Research & Commentary: South Carolina Common Core

Published October 31, 2014

South Carolina became the second state in the nation to repeal Common Core State Standards, a set of requirements for what elementary and secondary school children should know in each grade in math and English, when Gov. Nikki Haley (R) signed H3893 on May 30, 2014. The bill requires a committee to review and replace national Common Core standards in the state before the 2015–16 school year.

Since then, Missouri and Oklahoma have also repealed Common Core. Some other states, such as Alaska, Nebraska, Texas, and Virginia, never adopted them at all.

Many supporters of new South Carolina standards are concerned the standards won’t be significantly different from the Common Core standards they are meant to replace. This is because the federal government still has the power to determine whether the new standards are “college and career ready” in deciding whether to grant the state waivers from No Child Left Behind requirements.

A study from the nonpartisan Brookings Institution found government-mandated standards fail to correlate with student achievement. For example, every state has had its own set standards for many years, yet variation in achievement is four to five times larger within states than between them, regardless of the quality or rigor of the standards.

The individual needs of South Carolina’s 727,186 students are unlikely to be best accommodated by a government-mandated, single-style progression of learning. Legislators should understand the supposed need for government-created standards is dubious. A free market has its own standardizing mechanisms. Reformers can help create a free market in education by having the money follow the child, and providing schools greater autonomy while increasing accountability. Such reforms will benefit South Carolinians far more than federal dependency.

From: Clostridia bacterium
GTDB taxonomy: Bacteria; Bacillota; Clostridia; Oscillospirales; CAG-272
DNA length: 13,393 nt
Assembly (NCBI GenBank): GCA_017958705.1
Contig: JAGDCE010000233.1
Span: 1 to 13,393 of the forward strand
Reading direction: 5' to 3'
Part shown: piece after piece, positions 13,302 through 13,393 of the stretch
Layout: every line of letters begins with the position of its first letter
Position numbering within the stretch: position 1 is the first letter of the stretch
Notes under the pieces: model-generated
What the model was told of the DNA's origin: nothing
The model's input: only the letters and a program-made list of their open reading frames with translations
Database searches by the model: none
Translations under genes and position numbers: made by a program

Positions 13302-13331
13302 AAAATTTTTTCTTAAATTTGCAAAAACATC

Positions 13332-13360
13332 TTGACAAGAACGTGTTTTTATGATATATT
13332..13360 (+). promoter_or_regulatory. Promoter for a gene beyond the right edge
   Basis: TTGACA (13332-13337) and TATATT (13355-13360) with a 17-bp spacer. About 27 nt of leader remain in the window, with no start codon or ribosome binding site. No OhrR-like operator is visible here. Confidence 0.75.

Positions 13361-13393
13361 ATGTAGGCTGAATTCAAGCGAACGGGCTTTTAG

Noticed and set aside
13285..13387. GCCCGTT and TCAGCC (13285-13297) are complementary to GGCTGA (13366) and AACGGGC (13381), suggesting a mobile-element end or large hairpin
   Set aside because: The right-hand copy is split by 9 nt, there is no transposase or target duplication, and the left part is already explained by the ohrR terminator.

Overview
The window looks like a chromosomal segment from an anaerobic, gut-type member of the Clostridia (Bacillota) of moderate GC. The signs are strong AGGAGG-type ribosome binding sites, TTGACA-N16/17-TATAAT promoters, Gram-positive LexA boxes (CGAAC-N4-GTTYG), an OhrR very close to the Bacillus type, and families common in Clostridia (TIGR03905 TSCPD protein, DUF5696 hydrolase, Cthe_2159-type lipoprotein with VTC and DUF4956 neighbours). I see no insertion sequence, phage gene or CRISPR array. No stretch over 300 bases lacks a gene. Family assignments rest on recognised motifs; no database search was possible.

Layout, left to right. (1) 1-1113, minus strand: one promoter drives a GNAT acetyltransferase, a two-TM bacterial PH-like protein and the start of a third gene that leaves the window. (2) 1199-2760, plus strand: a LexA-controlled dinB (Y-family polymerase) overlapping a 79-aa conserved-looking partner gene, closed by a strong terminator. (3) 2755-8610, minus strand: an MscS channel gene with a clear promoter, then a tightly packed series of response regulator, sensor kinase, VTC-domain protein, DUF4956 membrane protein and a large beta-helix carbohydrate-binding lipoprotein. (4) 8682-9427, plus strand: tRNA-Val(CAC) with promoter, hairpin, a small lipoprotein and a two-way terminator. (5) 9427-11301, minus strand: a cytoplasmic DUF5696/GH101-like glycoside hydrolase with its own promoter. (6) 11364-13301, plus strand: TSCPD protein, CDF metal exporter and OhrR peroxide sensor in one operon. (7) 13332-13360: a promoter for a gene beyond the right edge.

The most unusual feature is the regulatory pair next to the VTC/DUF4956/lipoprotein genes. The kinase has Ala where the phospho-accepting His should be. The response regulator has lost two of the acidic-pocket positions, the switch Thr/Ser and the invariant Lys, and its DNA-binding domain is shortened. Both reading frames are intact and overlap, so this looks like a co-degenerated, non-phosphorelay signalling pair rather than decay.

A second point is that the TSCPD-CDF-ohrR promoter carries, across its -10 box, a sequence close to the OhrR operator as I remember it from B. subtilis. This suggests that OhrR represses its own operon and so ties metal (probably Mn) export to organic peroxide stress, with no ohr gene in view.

Alternatively, the ACT organization’s standards are a well-regarded, nongovernmental set of standards that are higher academically than Common Core. Using ACT’s more traditional, research-based standards and tests will benefit students, parents, educators, and taxpayers by tracking students’ progress toward college- and career-readiness, while remaining free of Washington DC’s interference.

The following documents provide additional information about Common Core in South Carolina and nationwide.


Replacing Common Core with Proven Standards of Excellence
This October 2014 paper by David V. Anderson, Ph.D., describes the shortcomings of Common Core State Standards, including their academic inferiority and heavy interference from the federal government. Anderson posits the academic standards and batteries of tests from the private, nonprofit ACT organization are academically superior and relatively free from Washington’s control. 

The Common Core: A Poor Choice For States
Heartland Research Fellow Joy Pullmann reveals major weaknesses of Common Core. The standards represent a major centralization of control over curriculum, contrary to the American tradition of decentralized control and funding. Instead of being “world class,” the standards represent a significant step back from what experts say are the standards America really needs. And they are tied to a large expansion of data collection on students and an erosion of privacy rights. 

Tip Sheet: Common Core Standards
This one-page tip sheet summarizes the background of and arguments over Common Core. The writer concludes, “States should replace Common Core with higher-quality, state-controlled academic standards and tests not funded by the federal government. They should secure student data privacy and ensure national testing mandates do not affect instruction in private and home schools.” 

Dumb Versus Dumber in Common Core Debate